stripped crankshaft thread

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Aug 24, 2009
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Gidday. The thread for the rotor on the end of my MK3 Crankshaft has finally let go and stripped. Does any one know of a repair that doesn't mean stripping the engine? We can't figure out the thread type either. I'm hoping to maybe cut a new thread and machine a new nut to suit, but its hardened steel as well.
Any clues anyone, cheers Hillbone.
For a short term fix you can cut to the next thread down (which may be metric), problem is how you first get the right smaller OD before cutting with a thread die and have this concentric. Longer term when the engine is next stripped have the crank bulit up with weld or metal spray and re-cut the orginal thread.
Gday Hillbone, if your not sure as to what to do, I suggest you should contact Geoff Collins at "Offsetcrank, Toronta , Canada. Geoff remanufactures cranks and would most definately be willing to help out even with the information on metal spraying as Kommando states. Geoff heat treats (Nitrides) all his cranks so could even do the job if freight wasnt to expensive?
The pre-Mark III 850 rotor-end thread is a standard American size or close enough for government work. Chasing the threads with a high-quality die might get you through the season. You could also potentially Heli-Coil the rotor nut internal threads to a size that really jams up on the crank threads that are left.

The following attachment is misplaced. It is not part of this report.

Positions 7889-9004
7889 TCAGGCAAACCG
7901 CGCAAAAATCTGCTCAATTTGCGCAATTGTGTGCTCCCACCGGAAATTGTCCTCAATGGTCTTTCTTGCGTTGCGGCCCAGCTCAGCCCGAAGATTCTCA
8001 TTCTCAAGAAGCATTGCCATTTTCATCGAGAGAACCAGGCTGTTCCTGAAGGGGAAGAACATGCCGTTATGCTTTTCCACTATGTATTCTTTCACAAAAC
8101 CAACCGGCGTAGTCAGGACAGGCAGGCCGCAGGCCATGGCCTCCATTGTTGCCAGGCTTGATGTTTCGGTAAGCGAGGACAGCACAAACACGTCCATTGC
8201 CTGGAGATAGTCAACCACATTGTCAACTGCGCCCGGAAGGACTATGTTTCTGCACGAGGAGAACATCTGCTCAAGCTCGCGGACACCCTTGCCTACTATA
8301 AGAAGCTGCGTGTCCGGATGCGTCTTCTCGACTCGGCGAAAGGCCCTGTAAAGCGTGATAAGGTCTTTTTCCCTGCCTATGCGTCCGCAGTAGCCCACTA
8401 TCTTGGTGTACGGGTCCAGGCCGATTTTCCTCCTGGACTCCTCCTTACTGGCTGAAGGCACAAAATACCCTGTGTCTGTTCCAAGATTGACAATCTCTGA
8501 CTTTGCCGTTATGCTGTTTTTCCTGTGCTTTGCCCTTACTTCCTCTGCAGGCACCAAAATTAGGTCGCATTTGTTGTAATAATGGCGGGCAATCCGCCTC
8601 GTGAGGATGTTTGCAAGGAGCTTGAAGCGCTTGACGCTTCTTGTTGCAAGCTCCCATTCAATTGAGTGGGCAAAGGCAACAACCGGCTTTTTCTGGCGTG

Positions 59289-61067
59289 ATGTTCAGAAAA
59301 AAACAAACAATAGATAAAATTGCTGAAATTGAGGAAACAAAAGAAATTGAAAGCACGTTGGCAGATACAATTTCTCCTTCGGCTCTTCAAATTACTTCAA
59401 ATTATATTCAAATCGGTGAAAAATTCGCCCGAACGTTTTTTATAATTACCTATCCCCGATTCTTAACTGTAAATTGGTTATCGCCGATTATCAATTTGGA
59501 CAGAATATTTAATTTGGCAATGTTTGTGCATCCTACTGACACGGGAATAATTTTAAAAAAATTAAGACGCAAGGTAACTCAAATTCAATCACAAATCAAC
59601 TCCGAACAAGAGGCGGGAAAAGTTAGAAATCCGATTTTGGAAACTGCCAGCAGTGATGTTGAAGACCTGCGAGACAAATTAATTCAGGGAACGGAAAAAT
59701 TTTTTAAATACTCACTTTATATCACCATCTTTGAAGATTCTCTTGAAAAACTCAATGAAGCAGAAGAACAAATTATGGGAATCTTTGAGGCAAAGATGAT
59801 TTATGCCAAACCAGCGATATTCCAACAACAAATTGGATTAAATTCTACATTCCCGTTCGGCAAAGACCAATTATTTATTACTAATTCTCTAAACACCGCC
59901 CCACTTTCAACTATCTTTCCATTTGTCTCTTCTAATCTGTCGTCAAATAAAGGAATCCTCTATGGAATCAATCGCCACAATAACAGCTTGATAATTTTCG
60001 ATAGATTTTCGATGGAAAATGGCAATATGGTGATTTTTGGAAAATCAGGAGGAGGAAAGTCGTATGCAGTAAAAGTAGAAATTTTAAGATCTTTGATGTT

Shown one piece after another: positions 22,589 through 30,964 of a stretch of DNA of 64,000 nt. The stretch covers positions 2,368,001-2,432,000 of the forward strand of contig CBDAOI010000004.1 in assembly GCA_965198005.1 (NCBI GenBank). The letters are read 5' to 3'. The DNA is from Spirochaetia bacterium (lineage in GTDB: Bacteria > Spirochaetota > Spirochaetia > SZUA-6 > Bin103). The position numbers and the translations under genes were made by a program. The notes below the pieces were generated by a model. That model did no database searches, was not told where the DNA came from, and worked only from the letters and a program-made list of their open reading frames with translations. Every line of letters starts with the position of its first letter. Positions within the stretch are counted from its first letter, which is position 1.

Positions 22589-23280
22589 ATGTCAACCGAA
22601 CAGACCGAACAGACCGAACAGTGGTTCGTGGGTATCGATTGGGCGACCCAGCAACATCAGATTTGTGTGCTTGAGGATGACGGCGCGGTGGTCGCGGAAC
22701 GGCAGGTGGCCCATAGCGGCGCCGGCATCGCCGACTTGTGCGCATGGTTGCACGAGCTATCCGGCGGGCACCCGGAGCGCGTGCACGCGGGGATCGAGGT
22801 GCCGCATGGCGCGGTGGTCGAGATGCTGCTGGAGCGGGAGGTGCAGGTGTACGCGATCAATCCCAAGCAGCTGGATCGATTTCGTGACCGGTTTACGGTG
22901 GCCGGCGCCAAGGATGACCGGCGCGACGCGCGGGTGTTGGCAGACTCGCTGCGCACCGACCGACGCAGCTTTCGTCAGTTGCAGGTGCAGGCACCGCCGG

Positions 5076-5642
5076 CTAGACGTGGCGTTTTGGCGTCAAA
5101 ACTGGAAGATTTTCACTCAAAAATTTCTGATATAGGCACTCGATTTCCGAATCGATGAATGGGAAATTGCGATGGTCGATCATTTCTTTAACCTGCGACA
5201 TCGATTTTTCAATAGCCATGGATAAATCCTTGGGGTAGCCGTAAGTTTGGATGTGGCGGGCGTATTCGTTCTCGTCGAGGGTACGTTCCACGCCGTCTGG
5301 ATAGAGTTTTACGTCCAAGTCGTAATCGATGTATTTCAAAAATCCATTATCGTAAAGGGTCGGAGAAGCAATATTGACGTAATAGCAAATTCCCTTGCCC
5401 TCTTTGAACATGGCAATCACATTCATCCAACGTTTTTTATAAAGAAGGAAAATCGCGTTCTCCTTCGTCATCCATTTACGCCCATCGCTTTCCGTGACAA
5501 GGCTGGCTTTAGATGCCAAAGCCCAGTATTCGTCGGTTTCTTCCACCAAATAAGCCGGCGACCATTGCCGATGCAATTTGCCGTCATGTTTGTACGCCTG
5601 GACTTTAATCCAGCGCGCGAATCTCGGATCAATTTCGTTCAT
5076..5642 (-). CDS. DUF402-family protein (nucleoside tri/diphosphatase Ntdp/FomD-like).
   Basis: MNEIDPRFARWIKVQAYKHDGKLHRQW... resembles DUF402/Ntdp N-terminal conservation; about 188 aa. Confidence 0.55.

Another approach would be drilling and tapping the crank end a half-inch deep or so for an internal holding bolt like the camshaft setup--plenty of metal and not much load out there on the end. I'd use a new rotor key, screw on the rotor nut to center things with high-test Loctite or possibly solder or spot-weld it--and cinch things up with the new internal bolt and a suitable washer.

You do not want that rotor nut to come adrift. Mine backed off, parted the chaincase to evacuate the primary and crushed itself on the chainwheel about ten years ago. Because I didn't carry a spare at the time I pushed the bike 10.7 miles home against needless resistance, having forgotten yet again to back off the rear brake cable to compensate for unladen conditions. That was the only time the Combat got over 70 mpg.

Tim Kraakevik
'72 Combat and two Norton E-Bay choppers
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